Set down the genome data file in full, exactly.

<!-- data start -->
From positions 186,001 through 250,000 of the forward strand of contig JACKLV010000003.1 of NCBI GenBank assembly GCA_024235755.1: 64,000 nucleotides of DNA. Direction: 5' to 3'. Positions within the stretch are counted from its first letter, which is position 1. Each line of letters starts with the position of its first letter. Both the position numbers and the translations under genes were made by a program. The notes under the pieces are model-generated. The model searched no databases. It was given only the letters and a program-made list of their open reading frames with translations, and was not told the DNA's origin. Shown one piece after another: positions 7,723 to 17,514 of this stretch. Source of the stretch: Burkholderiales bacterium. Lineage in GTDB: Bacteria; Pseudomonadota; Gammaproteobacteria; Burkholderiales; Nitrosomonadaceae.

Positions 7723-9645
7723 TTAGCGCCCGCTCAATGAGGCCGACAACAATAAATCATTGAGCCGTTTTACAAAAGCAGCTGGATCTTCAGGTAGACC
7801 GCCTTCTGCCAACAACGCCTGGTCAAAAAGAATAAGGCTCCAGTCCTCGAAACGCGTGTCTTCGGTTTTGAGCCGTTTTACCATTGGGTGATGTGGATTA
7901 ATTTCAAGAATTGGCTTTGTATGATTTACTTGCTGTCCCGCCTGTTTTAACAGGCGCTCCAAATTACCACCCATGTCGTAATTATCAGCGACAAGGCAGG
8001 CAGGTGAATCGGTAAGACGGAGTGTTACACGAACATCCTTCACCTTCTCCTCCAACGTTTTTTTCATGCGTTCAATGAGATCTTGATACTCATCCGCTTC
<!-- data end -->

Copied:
From positions 186,001 through 250,000 of the forward strand of contig JACKLV010000003.1 of NCBI GenBank assembly GCA_024235755.1: 64,000 nucleotides of DNA. Direction: 5' to 3'. Positions within the stretch are counted from its first letter, which is position 1. Each line of letters starts with the position of its first letter. Both the position numbers and the translations under genes were made by a program. The notes under the pieces are model-generated. The model searched no databases. It was given only the letters and a program-made list of their open reading frames with translations, and was not told the DNA's origin. Shown one piece after another: positions 7,723 to 17,514 of this stretch. Source of the stretch: Burkholderiales bacterium. Lineage in GTDB: Bacteria; Pseudomonadota; Gammaproteobacteria; Burkholderiales; Nitrosomonadaceae.

Positions 7723-9645
7723 TTAGCGCCCGCTCAATGAGGCCGACAACAATAAATCATTGAGCCGTTTTACAAAAGCAGCTGGATCTTCAGGTAGACC
7801 GCCTTCTGCCAACAACGCCTGGTCAAAAAGAATAAGGCTCCAGTCCTCGAAACGCGTGTCTTCGGTTTTGAGCCGTTTTACCATTGGGTGATGTGGATTA
7901 ATTTCAAGAATTGGCTTTGTATGATTTACTTGCTGTCCCGCCTGTTTTAACAGGCGCTCCAAATTACCACCCATGTCGTAATTATCAGCGACAAGGCAGG
8001 CAGGTGAATCGGTAAGACGGAGTGTTACACGAACATCCTTCACCTTCTCCTCCAACGTTTTTTTCATGCGTTCAATGAGATCTTGATACTCATCCGCTTC